The monoclonal antibody Ki-67 as a marker for proliferating cells in stereotactic biopsies of brain tumours

C. B. Ostertag, B. Volk, T. Shibata, P. Burger, P. Kleihues

Research output: Contribution to journalArticle

Abstract

The monoclonal antibody Ki-67 has been tested as a marker of proliferating cells in 52 stereotactic brain tumour biopsies. The antibody reacts with a nuclear protein expressed in G1,S, G2n and Mphases of the cell cycle. Using the immunoperoxidase technique on squash preparations the percentage of Ki-67 positive cells was determined as a fraction of the total number of tumour cells present. This Ki-67 index was in close correlation with the histological grade. Highest values were found in a pineal germinoma (46.3%) and in 3 primary cerebral non-Hodgkin lymphomas (mean 39.5%). Among the gliomas, the highest fraction of proliferating cells was seen in 2 anaplastic paediatric brain stem gliomas (mean 17.4%) and in an anaplastic ependymoma (12.5%). Anaplastic astrocytomas and glioblastomas varied considerably with mean values of 9.5% and 8%, respectively. To some extent this variability may reflect tumour heterogeneity which is more likely to manifest in small stereotactic samples than in large tissue specimens obtained during open surgery. Pilocytic astrocytomas, mixed gliomas and fibrillary astrocytomas had moderate to low percentages. Ki-67 staining of squash preparations can easily be performed on a rountine basis and is, in our experience, superior to frozen sections. This method allows the determination of the growth fraction of an individual tumour and could become an important additional criterion for the decision among alternative and potentially harmful therapeutic regimens.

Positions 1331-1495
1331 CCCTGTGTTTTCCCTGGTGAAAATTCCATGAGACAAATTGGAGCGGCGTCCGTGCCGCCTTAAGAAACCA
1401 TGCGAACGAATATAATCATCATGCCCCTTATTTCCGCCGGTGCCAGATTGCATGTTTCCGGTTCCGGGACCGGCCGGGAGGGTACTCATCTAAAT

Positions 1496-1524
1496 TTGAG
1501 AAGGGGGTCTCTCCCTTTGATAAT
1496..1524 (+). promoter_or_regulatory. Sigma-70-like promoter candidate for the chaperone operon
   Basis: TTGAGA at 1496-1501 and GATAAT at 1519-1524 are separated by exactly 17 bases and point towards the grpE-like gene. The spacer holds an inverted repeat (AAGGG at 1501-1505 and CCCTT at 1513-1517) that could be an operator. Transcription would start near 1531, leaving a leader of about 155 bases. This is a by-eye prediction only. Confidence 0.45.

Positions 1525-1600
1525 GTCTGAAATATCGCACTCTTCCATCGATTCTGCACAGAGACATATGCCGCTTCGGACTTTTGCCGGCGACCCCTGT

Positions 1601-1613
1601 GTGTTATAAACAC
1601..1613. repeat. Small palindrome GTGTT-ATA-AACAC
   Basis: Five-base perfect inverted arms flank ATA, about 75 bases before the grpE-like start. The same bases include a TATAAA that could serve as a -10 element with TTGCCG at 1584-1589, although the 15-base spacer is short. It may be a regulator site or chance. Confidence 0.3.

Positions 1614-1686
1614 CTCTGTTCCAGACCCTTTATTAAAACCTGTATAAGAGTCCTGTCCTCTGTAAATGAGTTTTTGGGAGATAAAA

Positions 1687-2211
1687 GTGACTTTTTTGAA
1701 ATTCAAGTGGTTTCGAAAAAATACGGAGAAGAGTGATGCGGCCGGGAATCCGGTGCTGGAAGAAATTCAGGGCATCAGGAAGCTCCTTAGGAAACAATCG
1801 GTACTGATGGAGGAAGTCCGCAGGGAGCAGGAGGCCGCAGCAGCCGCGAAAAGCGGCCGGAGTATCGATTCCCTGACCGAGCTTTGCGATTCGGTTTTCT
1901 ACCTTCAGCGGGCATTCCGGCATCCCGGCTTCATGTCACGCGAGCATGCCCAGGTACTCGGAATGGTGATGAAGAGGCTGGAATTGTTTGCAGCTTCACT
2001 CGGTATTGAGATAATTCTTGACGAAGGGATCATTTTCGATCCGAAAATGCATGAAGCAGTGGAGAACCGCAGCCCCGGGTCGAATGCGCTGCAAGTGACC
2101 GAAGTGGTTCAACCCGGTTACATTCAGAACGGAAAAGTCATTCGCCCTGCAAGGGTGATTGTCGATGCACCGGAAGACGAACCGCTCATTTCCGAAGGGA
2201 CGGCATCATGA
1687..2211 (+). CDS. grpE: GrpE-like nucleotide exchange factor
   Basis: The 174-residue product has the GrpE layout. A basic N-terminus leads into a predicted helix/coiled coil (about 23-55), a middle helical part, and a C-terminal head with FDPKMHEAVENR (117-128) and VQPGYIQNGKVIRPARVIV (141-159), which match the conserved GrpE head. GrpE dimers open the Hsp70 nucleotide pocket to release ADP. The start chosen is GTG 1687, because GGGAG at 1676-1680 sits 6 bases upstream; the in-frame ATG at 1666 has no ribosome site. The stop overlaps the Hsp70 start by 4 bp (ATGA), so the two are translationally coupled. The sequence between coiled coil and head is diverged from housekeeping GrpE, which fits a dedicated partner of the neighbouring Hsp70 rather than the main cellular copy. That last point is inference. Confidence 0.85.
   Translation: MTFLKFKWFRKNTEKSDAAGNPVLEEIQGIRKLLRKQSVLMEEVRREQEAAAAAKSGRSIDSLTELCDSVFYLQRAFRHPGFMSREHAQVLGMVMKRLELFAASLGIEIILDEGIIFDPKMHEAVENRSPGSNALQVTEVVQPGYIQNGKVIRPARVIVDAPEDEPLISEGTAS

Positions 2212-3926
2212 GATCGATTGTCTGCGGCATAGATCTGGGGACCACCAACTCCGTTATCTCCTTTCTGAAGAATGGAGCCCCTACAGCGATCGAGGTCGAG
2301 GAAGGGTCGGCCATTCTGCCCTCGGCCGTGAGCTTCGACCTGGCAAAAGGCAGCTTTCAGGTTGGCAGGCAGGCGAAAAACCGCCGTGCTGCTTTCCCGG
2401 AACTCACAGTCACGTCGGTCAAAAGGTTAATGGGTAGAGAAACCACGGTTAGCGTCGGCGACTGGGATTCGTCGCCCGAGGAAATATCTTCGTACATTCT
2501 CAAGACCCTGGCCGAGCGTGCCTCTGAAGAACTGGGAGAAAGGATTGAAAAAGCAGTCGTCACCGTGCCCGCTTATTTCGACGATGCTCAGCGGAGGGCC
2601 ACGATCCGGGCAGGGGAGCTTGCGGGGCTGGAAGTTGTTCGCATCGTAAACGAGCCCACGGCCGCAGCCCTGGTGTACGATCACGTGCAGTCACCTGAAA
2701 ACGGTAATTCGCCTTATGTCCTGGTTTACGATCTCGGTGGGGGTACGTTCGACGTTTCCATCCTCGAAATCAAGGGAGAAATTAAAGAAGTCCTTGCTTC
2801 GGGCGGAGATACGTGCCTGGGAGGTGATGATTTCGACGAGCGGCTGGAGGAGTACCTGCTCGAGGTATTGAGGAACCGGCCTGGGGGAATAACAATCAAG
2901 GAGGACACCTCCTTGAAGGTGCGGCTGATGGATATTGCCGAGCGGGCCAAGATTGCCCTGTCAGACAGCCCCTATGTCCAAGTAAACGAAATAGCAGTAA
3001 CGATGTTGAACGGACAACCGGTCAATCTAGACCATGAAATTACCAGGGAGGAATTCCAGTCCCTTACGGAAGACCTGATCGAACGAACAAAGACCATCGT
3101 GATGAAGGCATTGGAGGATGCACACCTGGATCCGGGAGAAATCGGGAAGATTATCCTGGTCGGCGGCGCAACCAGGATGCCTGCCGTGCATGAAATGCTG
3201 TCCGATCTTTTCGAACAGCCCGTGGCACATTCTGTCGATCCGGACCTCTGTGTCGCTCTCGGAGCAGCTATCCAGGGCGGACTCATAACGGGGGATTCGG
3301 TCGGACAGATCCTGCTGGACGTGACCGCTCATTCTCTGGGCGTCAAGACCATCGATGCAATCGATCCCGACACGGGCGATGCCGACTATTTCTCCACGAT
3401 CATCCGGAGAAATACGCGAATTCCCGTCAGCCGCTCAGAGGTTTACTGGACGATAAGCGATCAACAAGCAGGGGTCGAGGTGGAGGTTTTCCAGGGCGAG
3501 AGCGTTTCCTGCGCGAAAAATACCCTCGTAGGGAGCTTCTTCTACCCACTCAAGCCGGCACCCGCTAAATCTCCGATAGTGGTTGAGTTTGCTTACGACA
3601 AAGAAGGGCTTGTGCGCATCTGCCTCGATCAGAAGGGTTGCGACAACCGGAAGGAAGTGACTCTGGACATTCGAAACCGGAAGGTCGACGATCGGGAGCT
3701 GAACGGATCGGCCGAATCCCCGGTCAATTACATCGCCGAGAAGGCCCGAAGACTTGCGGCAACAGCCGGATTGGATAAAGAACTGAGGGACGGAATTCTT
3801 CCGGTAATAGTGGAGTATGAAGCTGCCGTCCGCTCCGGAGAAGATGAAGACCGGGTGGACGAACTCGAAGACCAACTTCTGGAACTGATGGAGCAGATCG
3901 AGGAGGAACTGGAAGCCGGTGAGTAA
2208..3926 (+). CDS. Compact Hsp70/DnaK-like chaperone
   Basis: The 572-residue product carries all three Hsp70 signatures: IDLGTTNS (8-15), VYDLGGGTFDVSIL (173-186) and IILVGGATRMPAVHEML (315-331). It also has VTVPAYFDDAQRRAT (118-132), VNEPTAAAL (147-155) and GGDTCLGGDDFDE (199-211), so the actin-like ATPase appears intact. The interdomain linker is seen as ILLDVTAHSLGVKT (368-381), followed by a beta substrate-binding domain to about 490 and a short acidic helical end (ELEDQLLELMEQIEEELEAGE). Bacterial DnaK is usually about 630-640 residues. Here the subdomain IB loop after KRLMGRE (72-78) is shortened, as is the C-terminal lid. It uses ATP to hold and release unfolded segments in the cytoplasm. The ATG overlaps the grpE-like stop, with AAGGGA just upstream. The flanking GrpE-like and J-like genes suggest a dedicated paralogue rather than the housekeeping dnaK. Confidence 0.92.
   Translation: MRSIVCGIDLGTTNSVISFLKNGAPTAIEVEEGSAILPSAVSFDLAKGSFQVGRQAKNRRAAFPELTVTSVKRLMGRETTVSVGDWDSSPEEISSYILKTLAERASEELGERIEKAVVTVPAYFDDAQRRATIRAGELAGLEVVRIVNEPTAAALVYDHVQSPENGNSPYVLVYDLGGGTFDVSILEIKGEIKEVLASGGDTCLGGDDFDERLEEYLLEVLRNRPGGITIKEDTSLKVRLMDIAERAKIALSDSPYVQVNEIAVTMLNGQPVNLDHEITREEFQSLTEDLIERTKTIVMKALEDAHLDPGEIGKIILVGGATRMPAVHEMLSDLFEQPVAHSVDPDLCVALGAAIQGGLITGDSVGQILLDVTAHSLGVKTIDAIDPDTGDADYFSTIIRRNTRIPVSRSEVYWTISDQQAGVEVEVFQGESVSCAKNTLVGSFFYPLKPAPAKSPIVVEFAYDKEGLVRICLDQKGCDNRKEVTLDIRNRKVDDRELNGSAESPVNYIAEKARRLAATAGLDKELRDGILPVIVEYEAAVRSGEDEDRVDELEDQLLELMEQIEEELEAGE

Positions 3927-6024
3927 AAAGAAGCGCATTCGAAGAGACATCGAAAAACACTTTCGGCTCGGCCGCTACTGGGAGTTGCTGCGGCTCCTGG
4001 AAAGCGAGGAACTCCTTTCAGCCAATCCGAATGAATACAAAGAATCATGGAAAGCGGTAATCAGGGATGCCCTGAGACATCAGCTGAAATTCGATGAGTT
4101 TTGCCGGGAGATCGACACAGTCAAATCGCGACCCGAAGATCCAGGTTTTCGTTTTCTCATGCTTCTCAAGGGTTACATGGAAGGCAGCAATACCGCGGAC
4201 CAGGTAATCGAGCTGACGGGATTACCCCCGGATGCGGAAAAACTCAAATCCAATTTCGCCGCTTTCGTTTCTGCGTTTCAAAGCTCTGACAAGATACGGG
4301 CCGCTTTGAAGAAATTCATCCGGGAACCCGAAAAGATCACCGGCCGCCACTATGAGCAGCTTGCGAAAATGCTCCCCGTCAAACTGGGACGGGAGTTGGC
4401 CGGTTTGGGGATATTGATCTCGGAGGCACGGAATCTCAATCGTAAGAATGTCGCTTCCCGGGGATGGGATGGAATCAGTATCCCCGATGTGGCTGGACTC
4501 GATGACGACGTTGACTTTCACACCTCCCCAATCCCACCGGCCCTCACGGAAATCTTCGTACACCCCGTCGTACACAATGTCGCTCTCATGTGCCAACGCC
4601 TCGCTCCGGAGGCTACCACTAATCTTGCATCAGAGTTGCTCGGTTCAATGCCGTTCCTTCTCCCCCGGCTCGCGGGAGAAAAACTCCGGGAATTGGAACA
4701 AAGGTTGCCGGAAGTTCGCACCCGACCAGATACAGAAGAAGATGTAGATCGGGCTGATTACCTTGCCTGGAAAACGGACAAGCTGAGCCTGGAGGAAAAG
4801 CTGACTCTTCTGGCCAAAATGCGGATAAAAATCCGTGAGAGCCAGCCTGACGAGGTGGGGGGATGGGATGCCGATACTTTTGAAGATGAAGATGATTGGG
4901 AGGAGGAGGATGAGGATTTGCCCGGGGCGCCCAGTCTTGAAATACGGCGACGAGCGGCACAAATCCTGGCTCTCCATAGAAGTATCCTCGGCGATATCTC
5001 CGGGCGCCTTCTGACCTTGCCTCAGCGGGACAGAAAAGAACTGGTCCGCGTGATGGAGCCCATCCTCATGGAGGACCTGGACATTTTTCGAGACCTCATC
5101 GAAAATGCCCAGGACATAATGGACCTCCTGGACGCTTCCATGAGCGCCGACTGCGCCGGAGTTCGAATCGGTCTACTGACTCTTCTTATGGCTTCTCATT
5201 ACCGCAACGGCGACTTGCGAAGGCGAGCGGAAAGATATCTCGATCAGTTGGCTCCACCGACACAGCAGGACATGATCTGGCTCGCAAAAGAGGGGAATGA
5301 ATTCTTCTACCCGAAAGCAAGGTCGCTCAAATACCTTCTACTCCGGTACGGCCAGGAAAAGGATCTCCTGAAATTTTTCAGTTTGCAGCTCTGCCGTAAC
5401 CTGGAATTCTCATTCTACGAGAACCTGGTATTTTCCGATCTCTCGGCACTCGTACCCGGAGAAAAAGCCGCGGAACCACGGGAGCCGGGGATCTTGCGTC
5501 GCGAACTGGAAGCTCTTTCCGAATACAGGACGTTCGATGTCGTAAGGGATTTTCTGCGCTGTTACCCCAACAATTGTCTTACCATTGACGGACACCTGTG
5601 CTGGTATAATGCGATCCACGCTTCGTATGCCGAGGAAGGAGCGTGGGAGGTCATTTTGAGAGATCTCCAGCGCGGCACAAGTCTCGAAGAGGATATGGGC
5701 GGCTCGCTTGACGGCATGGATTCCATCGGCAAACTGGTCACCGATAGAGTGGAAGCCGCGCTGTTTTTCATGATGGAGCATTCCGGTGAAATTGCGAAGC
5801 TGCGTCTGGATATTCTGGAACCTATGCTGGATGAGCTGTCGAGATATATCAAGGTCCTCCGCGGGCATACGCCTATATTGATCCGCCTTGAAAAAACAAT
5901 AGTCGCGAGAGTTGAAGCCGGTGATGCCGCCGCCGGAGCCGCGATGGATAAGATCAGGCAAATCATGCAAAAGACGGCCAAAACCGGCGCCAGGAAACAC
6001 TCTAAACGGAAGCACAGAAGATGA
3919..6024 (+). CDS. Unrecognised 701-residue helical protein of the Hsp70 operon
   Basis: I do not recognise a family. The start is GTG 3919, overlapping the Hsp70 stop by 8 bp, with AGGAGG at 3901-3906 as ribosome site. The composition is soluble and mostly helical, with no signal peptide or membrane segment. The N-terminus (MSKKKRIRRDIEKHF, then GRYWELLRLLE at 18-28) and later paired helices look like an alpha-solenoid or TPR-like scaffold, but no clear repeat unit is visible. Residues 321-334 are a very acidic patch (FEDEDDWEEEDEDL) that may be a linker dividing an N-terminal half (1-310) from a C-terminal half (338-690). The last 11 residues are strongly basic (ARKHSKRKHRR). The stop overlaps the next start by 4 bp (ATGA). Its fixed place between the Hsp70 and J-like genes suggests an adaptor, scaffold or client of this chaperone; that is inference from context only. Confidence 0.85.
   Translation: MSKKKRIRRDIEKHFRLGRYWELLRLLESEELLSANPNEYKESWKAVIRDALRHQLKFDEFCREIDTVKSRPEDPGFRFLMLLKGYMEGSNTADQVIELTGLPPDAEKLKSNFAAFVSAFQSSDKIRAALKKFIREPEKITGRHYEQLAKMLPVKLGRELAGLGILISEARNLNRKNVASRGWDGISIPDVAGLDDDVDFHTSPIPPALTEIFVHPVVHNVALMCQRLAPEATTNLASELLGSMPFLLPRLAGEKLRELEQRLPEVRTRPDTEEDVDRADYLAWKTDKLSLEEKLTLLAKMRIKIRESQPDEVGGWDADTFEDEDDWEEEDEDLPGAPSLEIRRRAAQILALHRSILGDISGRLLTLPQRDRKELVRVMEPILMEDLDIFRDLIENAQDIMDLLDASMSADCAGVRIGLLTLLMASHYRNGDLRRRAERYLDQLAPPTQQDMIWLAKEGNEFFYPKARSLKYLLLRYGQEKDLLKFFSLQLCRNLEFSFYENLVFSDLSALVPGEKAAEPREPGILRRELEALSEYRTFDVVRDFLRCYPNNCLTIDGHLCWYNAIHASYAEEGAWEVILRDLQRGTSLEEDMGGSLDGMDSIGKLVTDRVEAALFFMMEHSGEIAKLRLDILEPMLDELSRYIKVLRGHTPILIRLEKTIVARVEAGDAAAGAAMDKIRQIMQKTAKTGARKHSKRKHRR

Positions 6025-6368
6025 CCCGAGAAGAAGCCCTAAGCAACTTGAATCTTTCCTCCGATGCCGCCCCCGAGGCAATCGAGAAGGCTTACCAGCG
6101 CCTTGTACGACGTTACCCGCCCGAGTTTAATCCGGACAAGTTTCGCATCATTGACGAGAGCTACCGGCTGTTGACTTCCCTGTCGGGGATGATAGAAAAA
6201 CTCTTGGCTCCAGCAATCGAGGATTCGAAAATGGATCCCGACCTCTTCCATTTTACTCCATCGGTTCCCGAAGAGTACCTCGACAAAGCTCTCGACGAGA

Original languageEnglish (US)
Pages (from-to)117-121
Number of pages5
JournalActa Neurochirurgica
Volume89
Issue number3-4
DOIs
StatePublished - Dec 1 1987

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Keywords

  • Ki-67
  • Proliferating cells
  • brain tumour
  • stereotactic biopsy
  • tumour grading

ASJC Scopus subject areas

  • Surgery
  • Clinical Neurology

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